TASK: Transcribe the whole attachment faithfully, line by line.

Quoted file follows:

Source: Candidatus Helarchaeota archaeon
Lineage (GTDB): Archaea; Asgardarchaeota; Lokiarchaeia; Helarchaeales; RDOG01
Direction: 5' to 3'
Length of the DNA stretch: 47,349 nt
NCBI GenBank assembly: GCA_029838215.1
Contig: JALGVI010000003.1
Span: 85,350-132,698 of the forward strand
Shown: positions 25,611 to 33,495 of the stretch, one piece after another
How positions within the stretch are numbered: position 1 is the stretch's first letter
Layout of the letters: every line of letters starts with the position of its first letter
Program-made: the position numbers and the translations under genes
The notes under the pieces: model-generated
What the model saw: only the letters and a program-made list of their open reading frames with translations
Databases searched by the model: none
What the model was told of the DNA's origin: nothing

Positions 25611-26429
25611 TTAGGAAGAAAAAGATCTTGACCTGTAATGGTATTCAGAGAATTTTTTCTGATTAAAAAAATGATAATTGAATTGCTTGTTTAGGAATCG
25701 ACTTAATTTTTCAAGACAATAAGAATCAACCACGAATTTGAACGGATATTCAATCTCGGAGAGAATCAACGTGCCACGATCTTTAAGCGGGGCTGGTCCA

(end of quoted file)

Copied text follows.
Source: Candidatus Helarchaeota archaeon
Lineage (GTDB): Archaea; Asgardarchaeota; Lokiarchaeia; Helarchaeales; RDOG01
Direction: 5' to 3'
Length of the DNA stretch: 47,349 nt
NCBI GenBank assembly: GCA_029838215.1
Contig: JALGVI010000003.1
Span: 85,350-132,698 of the forward strand
Shown: positions 25,611 to 33,495 of the stretch, one piece after another
How positions within the stretch are numbered: position 1 is the stretch's first letter
Layout of the letters: every line of letters starts with the position of its first letter
Program-made: the position numbers and the translations under genes
The notes under the pieces: model-generated
What the model saw: only the letters and a program-made list of their open reading frames with translations
Databases searched by the model: none
What the model was told of the DNA's origin: nothing

Positions 25611-26429
25611 TTAGGAAGAAAAAGATCTTGACCTGTAATGGTATTCAGAGAATTTTTTCTGATTAAAAAAATGATAATTGAATTGCTTGTTTAGGAATCG
25701 ACTTAATTTTTCAAGACAATAAGAATCAACCACGAATTTGAACGGATATTCAATCTCGGAGAGAATCAACGTGCCACGATCTTTAAGCGGGGCTGGTCCA